Goosen injury sharpens flyhalf focus

JON CARDINELLI writes Johan Goosen’s campaign-ending injury will come as a blow to a Springbok squad that suddenly isn’t so spoiled for No 10 options.

As reported by keo.co.za on Sunday, Goosen’s shoulder injury will rule him out of rugby for four months. It’s not a train smash for the Boks as far as the starting line-up is concerned, but it will mean Heyneke Meyer’s plan to blood Goosen in June and then start him in November is now seriously compromised.

Goosen has shown himself to be more than a freak with a cannon of a goal-kicking boot. His tactical kicking has been a big feature of a Cheetahs game that has been more balanced in 2012. His decision-making, be it to kick, attack the line or feed the men on his outside, has been spot on. His defence has also improved since last year’s Currie Cup.

The Cheetahs uncovered a strong flyhalf option in Sias Ebersohn last year, but in 2012 Goosen has proved himself to be a class apart. Indeed the Cheetahs haven’t been as effective when Goosen hasn’t started. This was evident in the round eight loss to the Chiefs, and again when Goosen left the field in last Saturday’s clash with the Highlanders.

In 2011, Ebersohn was one of the better flyhalves in South Africa. But ever since Goosen replaced him in the No 10 position at the Cheetahs, his confidence and overall performance has dipped.

He would have done himself no favours with that fragile showing against the Highlanders. The Cheetahs as a collective were guilty of dropping their intensity in the second half, but Ebersohn seemed to crumble under the pressure.

He slotted a difficult kick from the sideline as soon as he replaced Goosen, but then missed an absolute sitter in the dying minutes. It was a miss that cost the Cheetahs the game.

With Goosen unavailable until September and Ebersohn struggling for form and confidence, South Africa looks to be two flyhalf options lighter.

It’s a shame that Goosen won’t get the opportunity to play against England. As Meyer has intimated, Goosen is the complete package. At 19 he’s good enough to form part of the Boks’ match 22 and in a year’s time he may be good enough to command that all-important starting spot.

Meyer will lean on experienced combinations and trust in existing structures for the series against England. It is for this reason that Morné Steyn will be backed to start at No 10.

While Steyn hasn’t been his accurate self in front of goal, he’s thrived behind an impressive Bulls pack. What would have impressed Meyer is Steyn’s tactical kicking accuracy. This aspect of his game has certainly not suffered, and at the highest level it’s been shown that a strong kicking 10 is essential to success.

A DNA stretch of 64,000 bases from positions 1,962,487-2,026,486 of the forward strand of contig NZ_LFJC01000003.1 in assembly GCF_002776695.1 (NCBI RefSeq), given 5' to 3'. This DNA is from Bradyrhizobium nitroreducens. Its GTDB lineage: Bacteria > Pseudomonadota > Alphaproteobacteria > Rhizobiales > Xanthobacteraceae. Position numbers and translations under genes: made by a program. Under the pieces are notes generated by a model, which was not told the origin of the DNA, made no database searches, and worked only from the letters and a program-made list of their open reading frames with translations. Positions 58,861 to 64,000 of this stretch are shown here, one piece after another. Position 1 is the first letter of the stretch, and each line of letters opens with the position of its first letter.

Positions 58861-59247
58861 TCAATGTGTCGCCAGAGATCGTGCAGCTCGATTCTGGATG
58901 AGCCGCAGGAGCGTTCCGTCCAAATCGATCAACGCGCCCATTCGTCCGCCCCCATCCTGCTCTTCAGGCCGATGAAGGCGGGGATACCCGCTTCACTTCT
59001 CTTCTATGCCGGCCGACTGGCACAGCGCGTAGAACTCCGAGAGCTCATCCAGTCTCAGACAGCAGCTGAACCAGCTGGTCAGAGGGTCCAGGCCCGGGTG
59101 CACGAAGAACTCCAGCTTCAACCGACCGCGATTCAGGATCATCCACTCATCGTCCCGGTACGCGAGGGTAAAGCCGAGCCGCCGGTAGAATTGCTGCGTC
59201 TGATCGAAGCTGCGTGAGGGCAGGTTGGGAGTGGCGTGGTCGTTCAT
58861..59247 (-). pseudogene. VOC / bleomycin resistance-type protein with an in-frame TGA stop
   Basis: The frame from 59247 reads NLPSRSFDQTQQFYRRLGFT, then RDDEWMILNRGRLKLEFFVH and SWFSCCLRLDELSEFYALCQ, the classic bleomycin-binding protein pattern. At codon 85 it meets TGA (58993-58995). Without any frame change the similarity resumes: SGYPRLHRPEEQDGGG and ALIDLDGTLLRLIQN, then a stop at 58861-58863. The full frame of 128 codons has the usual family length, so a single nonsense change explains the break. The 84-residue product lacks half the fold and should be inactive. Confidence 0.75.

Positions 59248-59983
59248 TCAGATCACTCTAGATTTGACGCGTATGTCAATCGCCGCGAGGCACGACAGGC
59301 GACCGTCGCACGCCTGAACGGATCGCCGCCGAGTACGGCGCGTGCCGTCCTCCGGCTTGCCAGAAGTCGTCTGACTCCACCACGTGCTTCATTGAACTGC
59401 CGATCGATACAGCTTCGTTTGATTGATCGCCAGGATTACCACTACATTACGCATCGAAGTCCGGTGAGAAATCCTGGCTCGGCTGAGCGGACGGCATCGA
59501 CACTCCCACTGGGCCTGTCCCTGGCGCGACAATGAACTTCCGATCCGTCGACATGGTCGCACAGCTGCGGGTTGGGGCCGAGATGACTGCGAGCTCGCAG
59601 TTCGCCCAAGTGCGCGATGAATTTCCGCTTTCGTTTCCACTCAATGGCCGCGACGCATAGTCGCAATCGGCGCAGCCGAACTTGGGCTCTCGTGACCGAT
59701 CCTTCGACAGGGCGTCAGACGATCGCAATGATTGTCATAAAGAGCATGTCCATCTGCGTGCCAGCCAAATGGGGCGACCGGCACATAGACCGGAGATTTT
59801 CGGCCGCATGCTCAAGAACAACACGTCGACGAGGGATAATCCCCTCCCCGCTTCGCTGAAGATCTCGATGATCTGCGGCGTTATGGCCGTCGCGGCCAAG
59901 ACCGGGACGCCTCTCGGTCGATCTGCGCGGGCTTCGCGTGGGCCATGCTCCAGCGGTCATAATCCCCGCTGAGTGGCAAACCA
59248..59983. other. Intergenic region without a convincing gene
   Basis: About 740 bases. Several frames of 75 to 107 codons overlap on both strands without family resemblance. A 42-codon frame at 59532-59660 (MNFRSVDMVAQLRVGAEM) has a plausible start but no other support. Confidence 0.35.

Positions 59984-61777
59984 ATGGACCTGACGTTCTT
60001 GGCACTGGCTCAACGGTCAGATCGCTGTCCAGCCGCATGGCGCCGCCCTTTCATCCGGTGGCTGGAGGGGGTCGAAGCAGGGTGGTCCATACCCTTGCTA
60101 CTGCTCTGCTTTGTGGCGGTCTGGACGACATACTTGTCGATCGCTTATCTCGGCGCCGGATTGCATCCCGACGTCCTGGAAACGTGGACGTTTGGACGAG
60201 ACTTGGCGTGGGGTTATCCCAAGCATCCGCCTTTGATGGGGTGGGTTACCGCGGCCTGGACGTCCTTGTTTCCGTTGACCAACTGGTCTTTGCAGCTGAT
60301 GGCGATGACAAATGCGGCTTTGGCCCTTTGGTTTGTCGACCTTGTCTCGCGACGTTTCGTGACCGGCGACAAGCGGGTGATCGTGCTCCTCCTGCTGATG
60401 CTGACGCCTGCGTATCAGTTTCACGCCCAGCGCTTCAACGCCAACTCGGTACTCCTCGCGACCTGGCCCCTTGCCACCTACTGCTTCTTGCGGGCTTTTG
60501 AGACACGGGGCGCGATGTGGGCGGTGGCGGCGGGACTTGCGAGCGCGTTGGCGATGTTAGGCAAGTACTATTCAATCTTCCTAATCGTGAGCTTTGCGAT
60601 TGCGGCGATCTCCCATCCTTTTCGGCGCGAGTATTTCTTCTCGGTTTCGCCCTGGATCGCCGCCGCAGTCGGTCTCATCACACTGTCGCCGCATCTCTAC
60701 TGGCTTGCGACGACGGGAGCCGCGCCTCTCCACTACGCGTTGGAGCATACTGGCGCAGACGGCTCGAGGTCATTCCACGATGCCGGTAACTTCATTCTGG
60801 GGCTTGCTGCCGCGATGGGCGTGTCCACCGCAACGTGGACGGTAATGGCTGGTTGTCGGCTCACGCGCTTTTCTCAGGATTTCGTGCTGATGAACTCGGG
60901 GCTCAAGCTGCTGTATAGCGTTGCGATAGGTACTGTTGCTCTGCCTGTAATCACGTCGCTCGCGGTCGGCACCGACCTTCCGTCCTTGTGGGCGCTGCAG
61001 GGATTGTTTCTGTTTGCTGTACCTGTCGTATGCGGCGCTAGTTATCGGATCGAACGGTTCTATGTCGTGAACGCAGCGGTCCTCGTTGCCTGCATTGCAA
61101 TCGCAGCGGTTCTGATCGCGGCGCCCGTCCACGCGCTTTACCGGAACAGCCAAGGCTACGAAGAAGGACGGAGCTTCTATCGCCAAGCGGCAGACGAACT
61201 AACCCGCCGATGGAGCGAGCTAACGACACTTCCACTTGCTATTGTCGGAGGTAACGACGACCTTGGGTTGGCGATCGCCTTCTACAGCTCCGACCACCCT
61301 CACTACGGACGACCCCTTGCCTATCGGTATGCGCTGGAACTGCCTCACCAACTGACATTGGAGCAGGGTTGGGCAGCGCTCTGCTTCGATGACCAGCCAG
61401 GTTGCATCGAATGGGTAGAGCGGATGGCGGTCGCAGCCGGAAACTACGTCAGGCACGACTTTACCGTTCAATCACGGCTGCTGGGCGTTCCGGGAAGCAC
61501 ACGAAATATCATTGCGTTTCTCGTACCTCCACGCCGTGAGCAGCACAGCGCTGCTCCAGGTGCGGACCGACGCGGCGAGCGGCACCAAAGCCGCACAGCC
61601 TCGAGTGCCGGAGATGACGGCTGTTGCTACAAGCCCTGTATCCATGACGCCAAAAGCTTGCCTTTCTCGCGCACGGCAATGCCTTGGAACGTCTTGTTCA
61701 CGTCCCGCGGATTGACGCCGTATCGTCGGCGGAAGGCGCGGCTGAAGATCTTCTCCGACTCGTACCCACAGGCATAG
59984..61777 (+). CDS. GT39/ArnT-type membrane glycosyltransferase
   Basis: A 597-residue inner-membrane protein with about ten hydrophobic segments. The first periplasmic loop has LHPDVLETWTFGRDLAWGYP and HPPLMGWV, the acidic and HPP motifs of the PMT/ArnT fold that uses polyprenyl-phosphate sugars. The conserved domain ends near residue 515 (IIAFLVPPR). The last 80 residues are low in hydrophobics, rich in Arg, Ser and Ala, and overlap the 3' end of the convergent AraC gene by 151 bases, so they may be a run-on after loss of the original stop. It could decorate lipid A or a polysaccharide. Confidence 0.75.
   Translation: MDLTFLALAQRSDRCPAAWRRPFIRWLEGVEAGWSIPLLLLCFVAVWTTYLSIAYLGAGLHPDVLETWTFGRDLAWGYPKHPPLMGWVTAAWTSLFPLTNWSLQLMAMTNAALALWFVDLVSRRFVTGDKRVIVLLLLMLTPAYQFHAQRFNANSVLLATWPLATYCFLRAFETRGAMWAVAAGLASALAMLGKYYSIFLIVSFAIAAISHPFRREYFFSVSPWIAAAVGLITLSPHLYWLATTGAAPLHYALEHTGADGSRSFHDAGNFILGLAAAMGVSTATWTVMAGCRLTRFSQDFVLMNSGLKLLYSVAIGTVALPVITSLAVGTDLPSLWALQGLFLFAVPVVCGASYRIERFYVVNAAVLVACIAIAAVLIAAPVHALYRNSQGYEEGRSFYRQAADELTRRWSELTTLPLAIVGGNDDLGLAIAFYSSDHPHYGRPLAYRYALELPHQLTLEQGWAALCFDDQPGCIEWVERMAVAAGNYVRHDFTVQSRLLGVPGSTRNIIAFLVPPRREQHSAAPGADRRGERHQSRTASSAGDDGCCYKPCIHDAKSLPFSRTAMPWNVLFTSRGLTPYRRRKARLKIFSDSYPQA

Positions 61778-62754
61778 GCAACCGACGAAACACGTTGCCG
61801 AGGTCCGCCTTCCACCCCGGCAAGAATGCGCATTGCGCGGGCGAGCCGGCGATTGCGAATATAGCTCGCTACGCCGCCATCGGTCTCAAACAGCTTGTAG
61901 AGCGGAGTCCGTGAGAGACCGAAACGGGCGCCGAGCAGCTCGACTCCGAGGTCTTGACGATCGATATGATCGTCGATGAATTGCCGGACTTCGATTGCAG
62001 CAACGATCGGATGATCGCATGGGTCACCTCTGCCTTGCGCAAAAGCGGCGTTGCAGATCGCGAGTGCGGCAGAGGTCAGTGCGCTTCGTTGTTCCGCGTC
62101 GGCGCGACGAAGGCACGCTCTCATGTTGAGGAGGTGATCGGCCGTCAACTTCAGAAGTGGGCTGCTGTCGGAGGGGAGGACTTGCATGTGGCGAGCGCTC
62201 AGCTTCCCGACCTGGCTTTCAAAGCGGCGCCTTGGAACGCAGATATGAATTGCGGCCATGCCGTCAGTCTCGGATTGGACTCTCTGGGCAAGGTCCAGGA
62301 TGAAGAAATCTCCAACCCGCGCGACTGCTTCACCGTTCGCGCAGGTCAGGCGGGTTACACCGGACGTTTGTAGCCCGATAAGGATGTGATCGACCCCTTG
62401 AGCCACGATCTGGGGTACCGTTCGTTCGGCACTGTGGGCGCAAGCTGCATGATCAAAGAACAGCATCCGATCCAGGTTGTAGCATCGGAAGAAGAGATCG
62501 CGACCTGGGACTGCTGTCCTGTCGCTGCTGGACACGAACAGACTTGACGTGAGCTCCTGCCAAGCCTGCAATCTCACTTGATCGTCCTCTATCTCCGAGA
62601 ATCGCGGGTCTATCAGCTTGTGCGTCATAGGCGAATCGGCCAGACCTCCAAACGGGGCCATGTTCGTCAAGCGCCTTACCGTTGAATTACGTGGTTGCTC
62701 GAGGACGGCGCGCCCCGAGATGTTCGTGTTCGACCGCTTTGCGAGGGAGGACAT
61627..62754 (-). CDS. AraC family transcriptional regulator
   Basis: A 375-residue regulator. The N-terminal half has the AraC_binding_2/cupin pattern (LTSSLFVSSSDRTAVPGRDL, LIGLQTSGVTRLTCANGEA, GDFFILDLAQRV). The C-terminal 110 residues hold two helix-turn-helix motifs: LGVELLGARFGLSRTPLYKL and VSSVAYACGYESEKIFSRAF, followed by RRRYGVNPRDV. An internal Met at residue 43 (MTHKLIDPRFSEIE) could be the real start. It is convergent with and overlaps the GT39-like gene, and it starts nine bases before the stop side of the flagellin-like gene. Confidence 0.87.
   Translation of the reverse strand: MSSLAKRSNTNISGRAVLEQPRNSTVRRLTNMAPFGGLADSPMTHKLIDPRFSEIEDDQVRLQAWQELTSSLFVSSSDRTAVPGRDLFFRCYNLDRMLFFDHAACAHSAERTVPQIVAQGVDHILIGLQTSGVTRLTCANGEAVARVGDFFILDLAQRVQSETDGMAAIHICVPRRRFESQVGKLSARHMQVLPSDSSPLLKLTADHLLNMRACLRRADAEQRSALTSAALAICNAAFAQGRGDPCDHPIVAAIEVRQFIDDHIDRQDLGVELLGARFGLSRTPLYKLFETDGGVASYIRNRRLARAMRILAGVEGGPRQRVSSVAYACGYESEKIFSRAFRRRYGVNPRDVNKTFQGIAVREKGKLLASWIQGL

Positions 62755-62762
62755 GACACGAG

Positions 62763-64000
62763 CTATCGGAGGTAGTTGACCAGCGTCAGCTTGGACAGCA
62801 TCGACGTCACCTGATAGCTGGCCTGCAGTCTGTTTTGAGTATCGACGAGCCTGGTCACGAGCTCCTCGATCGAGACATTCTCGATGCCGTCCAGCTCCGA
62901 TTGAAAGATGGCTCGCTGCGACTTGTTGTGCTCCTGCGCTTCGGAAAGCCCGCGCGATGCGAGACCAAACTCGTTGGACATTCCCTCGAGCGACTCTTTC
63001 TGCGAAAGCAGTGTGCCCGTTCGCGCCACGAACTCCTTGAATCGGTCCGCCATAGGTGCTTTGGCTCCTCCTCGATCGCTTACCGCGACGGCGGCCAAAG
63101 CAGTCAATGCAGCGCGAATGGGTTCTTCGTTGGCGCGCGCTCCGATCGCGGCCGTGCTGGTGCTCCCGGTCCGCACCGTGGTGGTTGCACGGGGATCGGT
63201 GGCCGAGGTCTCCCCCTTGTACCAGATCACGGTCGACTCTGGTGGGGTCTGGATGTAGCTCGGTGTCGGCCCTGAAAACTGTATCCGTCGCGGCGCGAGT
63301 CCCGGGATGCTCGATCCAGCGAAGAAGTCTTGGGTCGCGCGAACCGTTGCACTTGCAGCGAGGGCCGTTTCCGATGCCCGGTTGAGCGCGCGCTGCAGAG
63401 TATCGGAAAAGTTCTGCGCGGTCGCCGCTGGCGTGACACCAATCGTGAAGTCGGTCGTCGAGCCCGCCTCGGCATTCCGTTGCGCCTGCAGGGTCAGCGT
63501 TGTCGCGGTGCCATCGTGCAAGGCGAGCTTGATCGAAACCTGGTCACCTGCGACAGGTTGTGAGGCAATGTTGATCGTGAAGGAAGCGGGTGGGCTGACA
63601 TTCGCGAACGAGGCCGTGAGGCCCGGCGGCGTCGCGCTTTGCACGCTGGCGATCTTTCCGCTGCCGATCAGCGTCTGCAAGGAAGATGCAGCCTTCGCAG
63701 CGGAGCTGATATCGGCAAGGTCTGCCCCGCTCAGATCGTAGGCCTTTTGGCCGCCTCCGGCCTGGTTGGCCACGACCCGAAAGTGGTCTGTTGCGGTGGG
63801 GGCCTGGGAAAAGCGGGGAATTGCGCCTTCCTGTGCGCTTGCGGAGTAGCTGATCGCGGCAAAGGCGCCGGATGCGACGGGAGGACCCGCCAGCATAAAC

Steyn will start against England, but Goosen’s injury will present an opportunity for another young 10 to play Steyn’s understudy. Having said that, not many possess Steyn’s tactical boot or will fit into that Bok game plan.

Stormers flyhalf Peter Grant has started to find form after a quiet start to the season. His defence has always been a strength, and he has worked hard to become one of the best goal-kickers in Super Rugby (he hasn’t missed a goal attempt in 2012). The confidence is clearly flowing, as Grant has started to attack the gainline in recent matches, and it’s resulted in an improved overall showing by the Stormers’ attack.

What Grant still lacks is a strong tactical kicking game. The Stormers look to offset this shortcoming by handing much of the tactical kicking responsibilities to scrumhalf Dewaldt Duvenage and fullback Joe Pietersen. But at the highest level, you cannot circumvent this kind of weakness.

Elton Jantjies has done some good and bad things over the course of the season. It hasn’t helped that the Lions have struggled as a unit or that his forward pack has grown further depleted as the season has progressed, but as seen in the game against the Brumbies, he doesn’t always make the best tactical decisions.

Perhaps in the right environment he will flourish, and it’s clear he has all the skills to be a success. The Lions don’t have a hope of making the Super Rugby play-offs, but Jantjies must use the remaining games to show Meyer why he would add value in the series against England.

Pat Lambie has the ability to kick crucial goals and like Jantjies has the skill set to be a flyhalf force at Test level. While not as experienced as Steyn or the recently retired Butch James, he has played for the Boks in that position, and that may count in his favour when Meyer weighs up the flyhalf options before the first Test.

Lambie has always been the favourite to wear the No 15 jersey against England in June, as Meyer considers him a stronger fullback than a flyhalf. But with Goosen no longer in the mix, Meyer will have to think about who to bring in as a back-up to Steyn.

It could be that Lambie covers this position, or that Jantjies is named the official understudy. There is much to play for in the coming weeks, especially for Jantjies who has it all to do on a difficult tour Down Under.

Follow JC on Twitter
Follow SA Rugby magazine on Twitter